We are a Dublin three-piece rock band named Elavator. Our sound has been defined as a ‘retro synthesis of 60s blues rock and 90s Britpop, with a healthy dose of modish tendencies’. We have been composing, performing and recording for over 6 years and feel now is the right time to record our debut album. The band consists of Greg Clifford- vocals, guitar and chief song writer, Keith Mahon- bass and Anthony Burke- drums.
Our main influences are The Beatles, Rory Gallagher, Pink Floyd, The Rolling Stones, The Who, The Stones Roses, Ocean Colour Scene and Primal Scream. We also call on aspects of Krautrock, Electro-acoustic sounds and Classical music, through the use of string quartets and chamber orchestra arrangements in our somewhat fusion based sound.
The spelling of Elavator often comes into question, as we spell it incorrectly on purpose. Graphically, we feel that ‘ELAVATOR’ looks stronger than its correct spelling. There is no deep meaning to the name, as it is merely an identity. Greg Clifford is also a keen admirer of the psychedelic, garage band The 13th Floor Elevators and admits that naming the band Elavator is a loose tribute to them and front man Roky Erickson.
Here's what some people are saying about us.
A catchy and edgy rock band with a great bluesy vibe (Heather MacLeod – Dublin City FM)
Elavator are a band with strong musicality that builds upon the foundations of great song-writing (NDT Productions)
With your kind help, our aim is to help finish recording our debut album ‘Moral Panic’. We have a concept and a sound we wish to actualise, but being unsigned artists, playing original music at poorly paid gigs, our dream is being stifled financially. The money raised will be used to pay for the recording space and the Engineers/Producers and the CD printing. If you donate there are a number of great incentives that you can avail of. We want to make music that touches and inspires people, be a part of this experience.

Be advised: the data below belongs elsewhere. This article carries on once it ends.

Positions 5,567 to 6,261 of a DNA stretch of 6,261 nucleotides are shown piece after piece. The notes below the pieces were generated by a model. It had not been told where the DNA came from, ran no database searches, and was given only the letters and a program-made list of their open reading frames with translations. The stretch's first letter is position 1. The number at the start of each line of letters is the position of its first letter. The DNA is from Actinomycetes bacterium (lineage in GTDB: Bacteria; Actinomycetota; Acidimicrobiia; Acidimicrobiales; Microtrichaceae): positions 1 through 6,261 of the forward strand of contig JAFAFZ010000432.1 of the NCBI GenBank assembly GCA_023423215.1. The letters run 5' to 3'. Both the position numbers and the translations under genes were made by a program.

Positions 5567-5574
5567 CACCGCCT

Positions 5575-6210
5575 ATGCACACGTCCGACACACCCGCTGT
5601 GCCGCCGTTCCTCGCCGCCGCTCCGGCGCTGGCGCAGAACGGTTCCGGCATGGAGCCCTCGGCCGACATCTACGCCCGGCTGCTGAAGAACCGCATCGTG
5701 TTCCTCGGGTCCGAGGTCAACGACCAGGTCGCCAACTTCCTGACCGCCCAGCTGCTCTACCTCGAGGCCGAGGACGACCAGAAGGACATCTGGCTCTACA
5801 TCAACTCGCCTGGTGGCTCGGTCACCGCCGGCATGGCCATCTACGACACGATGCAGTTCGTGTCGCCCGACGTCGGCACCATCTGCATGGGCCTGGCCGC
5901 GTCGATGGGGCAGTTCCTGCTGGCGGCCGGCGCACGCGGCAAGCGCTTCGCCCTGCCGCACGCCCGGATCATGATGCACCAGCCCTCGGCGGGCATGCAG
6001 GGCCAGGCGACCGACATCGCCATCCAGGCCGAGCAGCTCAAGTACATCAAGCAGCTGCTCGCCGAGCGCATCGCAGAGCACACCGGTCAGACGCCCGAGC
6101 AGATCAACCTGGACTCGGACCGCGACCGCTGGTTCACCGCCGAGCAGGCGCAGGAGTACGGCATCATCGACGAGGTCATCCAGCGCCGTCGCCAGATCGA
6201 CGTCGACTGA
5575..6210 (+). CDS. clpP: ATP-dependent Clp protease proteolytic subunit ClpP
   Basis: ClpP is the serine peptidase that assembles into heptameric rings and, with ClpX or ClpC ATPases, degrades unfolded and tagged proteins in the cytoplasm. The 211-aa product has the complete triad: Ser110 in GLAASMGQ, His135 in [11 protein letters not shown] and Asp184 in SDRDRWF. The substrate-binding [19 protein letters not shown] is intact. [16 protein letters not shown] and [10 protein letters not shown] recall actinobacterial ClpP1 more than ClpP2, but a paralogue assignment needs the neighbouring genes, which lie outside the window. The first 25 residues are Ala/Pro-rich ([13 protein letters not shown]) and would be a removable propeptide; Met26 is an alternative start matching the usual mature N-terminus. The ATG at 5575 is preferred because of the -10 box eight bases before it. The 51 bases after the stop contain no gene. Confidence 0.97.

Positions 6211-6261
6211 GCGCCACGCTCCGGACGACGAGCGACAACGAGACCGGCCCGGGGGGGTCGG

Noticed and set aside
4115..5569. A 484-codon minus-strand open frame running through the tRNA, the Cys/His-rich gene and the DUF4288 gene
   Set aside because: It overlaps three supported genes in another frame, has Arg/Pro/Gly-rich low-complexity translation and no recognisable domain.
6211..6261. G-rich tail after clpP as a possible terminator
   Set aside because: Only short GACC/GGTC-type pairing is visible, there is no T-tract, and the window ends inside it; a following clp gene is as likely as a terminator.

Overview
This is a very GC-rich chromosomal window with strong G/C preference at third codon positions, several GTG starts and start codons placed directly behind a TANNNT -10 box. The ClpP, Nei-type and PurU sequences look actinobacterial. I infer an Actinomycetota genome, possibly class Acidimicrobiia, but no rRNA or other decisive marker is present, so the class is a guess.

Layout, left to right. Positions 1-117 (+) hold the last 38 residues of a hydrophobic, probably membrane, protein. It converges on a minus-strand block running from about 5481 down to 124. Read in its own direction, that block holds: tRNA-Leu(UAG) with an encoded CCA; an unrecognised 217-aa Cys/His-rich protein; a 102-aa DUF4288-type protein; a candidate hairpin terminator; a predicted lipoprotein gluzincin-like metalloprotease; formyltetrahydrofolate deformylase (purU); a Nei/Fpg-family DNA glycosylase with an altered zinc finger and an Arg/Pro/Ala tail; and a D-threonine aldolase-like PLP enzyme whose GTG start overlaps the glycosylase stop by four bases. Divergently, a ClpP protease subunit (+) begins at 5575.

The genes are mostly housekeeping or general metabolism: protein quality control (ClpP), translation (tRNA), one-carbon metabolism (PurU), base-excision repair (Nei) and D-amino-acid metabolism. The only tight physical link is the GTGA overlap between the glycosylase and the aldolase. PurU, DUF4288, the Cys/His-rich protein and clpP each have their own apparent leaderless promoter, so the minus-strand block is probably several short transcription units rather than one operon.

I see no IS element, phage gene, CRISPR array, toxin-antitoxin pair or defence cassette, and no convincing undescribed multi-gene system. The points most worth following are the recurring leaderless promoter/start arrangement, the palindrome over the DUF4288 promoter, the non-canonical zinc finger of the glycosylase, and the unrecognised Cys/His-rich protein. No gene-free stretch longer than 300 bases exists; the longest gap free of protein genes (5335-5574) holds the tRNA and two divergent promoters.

Why call the album Moral Panic?
Our lyrics are inspired by different forms of life, based on experience and observation. A major recurring theme is the one of uncertainty, brought on by the actions and abuse of power by governing authorities. These authorities can influence/control our media outlets, and it is the media that creates these moral panics that surround us.
The term ‘Moral Panic’ was first coined by Stanley Cohen, in relation to the UK media and social reaction to the fights between Mods and Rockers in the 60s. Cohen suggests that the media overreact to a certain aspect of behaviour that may be seen as a threat/challenge to existing ‘norms’. They possess the power to manipulate, distort and exaggerate the truths, branding those involved as heretics.
Thanks for spending the time reading our proposal from all of us in Elavator.
Keith Mahon, Greg Clifford, Anto Burke.